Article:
"I am tired of fighting...Our chiefs are killed.  Looking Glass is dead.  He who led on the young men, Alikut, is dead.  It is cold and we have no blankets.  The little children are freezing to death.  I am tired.  My heart is sick and sad.  From where the sun now stands I will fight no more forever.


-Chief Joseph 's surrender

Chief Joseph
Scanned from
Fighting Indians of the West

     Just as Custer thought he was winning, Crazy Horse thought his Sioux were losing.  The massive Sioux gathering split up and went their own ways, in which they were all captured by an influx of troops that had come from the East.  Crazy Horse died in battle, and Chief Sitting Bull surrendered and ended up living the rest of his life in agony.
     A few more major skirmishes would be fought before the wars came to an end.  The Nez PercÚs, led by Chief Joseph, is just as famous in lore as Custer.  The Nez PercÚs tribe refused to move from Eastern Oregon to a reservation in Idaho.  Joseph and his warriors fought a few successful battles, yet saw that he was not going to be able to beat the army soldiers, General O.O. Howard's men, and he led a retreat for hundreds of miles.  This is the longest and greatest military retreat ever.  After one final battle, Chief Joseph surrendered and vowed never to fight again.  Equal casualties were inflicted, though, on both sides.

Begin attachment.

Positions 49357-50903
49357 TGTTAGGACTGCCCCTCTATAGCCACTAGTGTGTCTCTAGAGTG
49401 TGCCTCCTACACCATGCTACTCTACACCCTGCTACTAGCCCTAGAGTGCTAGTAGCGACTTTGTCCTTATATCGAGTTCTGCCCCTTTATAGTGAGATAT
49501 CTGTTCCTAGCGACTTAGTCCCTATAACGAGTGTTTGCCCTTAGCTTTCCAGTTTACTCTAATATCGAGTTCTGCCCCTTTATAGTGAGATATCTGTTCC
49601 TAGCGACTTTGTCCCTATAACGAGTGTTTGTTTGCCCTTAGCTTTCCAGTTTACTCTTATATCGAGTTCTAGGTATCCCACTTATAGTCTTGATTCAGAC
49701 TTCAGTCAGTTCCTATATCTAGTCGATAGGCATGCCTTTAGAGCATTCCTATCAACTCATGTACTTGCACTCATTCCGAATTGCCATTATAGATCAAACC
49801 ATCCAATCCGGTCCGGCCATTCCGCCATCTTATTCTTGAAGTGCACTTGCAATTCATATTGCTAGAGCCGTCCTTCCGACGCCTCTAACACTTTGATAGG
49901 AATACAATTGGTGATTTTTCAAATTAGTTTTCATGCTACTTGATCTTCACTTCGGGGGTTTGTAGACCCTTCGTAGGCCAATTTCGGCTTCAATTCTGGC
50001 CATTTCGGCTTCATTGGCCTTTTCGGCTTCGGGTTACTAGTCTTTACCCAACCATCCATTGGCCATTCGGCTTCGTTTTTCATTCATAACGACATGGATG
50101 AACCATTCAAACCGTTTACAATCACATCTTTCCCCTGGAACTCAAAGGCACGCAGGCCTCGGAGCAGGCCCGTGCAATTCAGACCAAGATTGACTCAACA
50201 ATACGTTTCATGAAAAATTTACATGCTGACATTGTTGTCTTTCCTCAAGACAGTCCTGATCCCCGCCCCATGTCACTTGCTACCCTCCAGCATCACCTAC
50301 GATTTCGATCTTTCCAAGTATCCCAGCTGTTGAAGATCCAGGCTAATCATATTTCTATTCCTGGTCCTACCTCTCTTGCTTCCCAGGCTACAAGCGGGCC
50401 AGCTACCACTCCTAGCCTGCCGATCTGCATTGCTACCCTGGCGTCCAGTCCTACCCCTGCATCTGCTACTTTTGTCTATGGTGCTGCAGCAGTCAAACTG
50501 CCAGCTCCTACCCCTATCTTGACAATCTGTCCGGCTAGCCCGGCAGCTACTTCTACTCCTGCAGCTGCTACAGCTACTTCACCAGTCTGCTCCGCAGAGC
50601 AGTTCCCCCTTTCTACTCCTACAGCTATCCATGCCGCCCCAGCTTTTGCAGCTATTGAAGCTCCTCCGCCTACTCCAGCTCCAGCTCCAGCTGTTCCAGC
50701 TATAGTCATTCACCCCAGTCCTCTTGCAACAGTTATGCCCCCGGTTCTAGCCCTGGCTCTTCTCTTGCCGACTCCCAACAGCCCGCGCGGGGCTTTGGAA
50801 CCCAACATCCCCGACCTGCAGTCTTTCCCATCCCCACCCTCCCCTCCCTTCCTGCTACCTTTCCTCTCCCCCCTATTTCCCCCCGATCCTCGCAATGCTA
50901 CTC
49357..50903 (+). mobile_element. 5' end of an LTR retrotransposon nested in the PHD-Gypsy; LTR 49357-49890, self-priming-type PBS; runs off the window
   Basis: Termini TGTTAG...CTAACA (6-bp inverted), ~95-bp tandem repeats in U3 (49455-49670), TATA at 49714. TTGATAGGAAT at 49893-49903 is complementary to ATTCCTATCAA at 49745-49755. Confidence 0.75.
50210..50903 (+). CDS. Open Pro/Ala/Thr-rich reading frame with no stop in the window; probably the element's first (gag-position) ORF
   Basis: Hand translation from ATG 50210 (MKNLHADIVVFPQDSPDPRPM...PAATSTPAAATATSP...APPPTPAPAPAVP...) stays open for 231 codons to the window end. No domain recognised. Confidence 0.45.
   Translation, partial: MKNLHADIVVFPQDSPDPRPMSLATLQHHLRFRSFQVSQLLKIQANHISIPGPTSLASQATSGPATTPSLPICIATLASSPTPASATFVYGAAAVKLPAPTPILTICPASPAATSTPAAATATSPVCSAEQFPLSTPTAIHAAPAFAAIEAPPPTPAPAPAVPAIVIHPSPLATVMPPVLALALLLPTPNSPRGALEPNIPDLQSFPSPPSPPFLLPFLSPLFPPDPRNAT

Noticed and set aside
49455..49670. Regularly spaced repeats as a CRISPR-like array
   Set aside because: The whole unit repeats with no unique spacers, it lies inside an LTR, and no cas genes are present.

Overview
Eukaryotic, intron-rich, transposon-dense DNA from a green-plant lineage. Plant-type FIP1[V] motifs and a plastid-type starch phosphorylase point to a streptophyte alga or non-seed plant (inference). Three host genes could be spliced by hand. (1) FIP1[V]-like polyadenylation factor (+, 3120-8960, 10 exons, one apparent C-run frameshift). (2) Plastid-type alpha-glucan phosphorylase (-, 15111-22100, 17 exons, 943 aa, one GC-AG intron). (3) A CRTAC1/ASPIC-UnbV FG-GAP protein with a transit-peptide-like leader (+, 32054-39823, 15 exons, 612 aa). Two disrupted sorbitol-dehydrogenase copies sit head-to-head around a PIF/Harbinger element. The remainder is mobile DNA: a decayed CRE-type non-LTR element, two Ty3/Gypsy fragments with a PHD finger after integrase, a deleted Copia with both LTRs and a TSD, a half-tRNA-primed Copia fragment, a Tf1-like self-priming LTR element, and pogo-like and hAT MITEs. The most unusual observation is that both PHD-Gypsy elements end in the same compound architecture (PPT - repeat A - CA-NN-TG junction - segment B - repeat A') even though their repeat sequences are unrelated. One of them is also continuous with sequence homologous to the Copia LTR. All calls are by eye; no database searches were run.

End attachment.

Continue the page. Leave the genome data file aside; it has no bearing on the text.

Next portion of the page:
A final battle ensued a decade later.  Wovoka launched a new religion that was the misinterpreted message of hope from white missionaries.  Rumors of his "Ghost Dancers" and a unity with Chief Sitting Bull led to the angry mob going to the badlands, where a sudden civil war within the Indians was on.  Eventually, the US Army quelled the mess.  Chief Big Foot surrendered and his group was led by the Seventh Cavalry to Wounded Knee Creek, where the Indians were massacred.  This ended the great Indian wars of the West.



-Taken from Tebble and Jennison, Chapter 15 and 16.

Start Page/Introduction | During the Civil War | During the Reconstruction | The "Buffalo Soldiers" | Gen. Custer and Little Bighorn | The Aftermath | Bibliography and Links